These features have been recently validated by an international group of practicing general surgical pathologists, showing a substantial interobserver agreement with applying a Nuclear Standardized Scoring System.[14]

Exclusion criteria[edit]

1) Any invasion.

2) The presence of any other papillary thyroid carcinoma variant (examples would include tall cell, columnar cell, cribriform morular, diffuse sclerosing, etc.).

3) True papillary structures (a fibrovascular core surrounded by neoplastic cells). While originally limited to <1%, newer data suggests no papillary structures should be allowed.[13][10]

4) Psammoma bodies. These are calcified remnants of papillary structures, and thus if a psammoma body is present anywhere within the tumor (in the correct location), then a NIFTP cannot be diagnosed.

5) Tumor necrosis: If there is true tumor necrosis not associated with a fine needle aspiration.

6) Increased mitoses: If there are ≥3 mitoses per 10 high-power fields, then this category cannot be used.

Genetic profile[edit]

This tumor shows a very high association with other follicular-pattern tumors, with RAS mutations the most commonly identified. However, PPARγ and THADA gene fusions, and BRAF K601E mutations may be seen on occasion.[2][9][13][15][16][17] BRAF V600E mutations and RET gene fusions that are commonly seen in classical type papillary carcinoma are not seen in this tumor.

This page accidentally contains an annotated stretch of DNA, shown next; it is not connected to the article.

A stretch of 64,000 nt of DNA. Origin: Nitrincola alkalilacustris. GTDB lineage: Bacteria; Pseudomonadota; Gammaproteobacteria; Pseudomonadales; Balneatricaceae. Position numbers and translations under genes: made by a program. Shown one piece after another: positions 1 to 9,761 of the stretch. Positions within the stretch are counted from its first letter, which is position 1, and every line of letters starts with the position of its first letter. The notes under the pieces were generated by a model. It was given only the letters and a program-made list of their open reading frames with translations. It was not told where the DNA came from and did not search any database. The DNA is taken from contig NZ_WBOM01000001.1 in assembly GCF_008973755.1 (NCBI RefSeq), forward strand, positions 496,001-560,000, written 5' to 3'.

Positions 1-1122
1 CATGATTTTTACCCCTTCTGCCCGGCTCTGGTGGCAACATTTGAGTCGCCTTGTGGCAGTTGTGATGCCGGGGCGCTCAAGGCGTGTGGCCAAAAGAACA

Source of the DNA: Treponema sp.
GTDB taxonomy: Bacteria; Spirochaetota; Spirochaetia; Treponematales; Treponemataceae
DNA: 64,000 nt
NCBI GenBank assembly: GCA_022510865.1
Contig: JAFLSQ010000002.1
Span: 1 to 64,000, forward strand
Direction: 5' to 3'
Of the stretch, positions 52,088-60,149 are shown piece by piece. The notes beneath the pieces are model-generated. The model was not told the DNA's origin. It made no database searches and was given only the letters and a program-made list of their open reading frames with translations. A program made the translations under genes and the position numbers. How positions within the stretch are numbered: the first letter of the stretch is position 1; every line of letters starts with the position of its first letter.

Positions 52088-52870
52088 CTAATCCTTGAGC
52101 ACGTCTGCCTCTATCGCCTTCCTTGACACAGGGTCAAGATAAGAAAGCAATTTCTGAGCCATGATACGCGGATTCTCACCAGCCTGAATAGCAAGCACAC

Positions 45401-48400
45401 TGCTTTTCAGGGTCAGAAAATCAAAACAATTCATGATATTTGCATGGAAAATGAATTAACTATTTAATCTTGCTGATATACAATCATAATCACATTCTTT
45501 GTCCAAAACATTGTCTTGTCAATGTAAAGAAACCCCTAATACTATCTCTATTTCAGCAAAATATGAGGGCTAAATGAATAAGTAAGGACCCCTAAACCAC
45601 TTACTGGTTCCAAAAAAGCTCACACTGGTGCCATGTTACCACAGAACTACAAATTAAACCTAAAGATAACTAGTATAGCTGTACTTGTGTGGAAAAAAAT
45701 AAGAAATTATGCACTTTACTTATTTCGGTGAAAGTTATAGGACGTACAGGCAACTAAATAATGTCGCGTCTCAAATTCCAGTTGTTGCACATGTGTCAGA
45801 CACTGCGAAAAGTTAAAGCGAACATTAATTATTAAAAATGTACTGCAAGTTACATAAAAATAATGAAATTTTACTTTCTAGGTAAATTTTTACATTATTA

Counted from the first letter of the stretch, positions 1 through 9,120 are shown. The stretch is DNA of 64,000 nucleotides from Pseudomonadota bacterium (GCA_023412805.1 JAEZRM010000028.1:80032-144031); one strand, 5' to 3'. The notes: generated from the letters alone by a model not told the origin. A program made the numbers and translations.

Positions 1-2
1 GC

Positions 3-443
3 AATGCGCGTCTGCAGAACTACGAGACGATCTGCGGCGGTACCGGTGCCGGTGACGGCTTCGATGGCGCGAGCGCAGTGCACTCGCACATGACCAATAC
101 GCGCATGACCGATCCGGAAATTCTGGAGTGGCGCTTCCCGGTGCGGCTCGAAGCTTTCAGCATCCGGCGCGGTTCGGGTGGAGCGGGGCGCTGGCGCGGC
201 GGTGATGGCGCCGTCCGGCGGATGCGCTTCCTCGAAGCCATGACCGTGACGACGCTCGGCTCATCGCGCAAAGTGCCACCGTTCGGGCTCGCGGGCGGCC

Lobectomy or surgical removal of one half of the thyroid gland that contains the nodule is currently all that seems to be required. However, it is important to realize that many clinical circumstances come into play when considering surgical options. If there are compression symptoms, cosmetic issues, hoarseness, or other factors in the patients clinical history (family risk factors, previous radiation for a different disorder, etc.), then a total thyroidectomy may be the prudent management. However, no additional surgery is necessary. Further, radiation therapy given as radioactive iodine is not necessary as it does not change the overall patient outcome, while being associated with potential side effects. The American Thyroid Association has released guidelines on thyroid tumor management, 2015 ATA Guidance on Differentiated Thyroid Cancer, which can be used as a guide for overall management.[18]


As long as the whole tumor was removed, and the whole periphery of the tumor has been evaluated microscopically—from tumor to capsule to parenchyma, or from tumor to parenchyma if no capsule is present—by the pathologist, who is able to document there is no capsular or lymphovascular invasion, then the risk of recurrence or other adverse events is extremely low, much less than 1% within the first 15 years after surgery.[2][12] It is important that the whole tumor be completely removed (no tumor left in the neck and no tumor present at the margin of the surgery) to make certain that a local recurrence does not develop.[19]